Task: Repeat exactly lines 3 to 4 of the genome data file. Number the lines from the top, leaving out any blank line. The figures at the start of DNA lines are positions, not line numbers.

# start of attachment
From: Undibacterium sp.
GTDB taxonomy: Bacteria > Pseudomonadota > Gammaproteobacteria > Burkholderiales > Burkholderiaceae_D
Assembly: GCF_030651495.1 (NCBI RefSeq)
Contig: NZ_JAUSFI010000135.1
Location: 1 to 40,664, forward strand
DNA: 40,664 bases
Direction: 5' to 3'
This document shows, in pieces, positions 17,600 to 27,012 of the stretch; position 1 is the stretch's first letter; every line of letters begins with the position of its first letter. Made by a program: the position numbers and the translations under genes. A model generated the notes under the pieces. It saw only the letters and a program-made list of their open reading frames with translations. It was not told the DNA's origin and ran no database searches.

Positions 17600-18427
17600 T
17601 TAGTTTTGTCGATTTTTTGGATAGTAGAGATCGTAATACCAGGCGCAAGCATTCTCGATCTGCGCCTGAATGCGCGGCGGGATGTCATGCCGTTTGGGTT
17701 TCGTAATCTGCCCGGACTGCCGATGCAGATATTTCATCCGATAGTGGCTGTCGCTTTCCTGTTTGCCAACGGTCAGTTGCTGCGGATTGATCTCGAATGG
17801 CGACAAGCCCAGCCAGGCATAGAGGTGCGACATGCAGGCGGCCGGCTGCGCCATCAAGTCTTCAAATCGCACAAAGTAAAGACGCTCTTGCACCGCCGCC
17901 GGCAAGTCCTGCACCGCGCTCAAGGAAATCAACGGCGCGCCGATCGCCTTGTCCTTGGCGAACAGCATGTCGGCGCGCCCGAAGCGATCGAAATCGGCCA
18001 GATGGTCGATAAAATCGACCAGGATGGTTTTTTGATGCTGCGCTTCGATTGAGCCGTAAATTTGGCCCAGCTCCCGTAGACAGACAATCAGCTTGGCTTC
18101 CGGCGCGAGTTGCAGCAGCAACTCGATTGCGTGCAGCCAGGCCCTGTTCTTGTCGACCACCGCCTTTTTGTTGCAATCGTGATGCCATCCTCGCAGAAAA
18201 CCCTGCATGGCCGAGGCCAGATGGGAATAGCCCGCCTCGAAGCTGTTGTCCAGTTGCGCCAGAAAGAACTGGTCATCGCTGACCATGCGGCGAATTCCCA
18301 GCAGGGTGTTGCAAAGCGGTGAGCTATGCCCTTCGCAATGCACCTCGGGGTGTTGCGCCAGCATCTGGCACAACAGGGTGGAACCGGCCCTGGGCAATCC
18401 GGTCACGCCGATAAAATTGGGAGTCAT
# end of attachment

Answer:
Assembly: GCF_030651495.1 (NCBI RefSeq)
Contig: NZ_JAUSFI010000135.1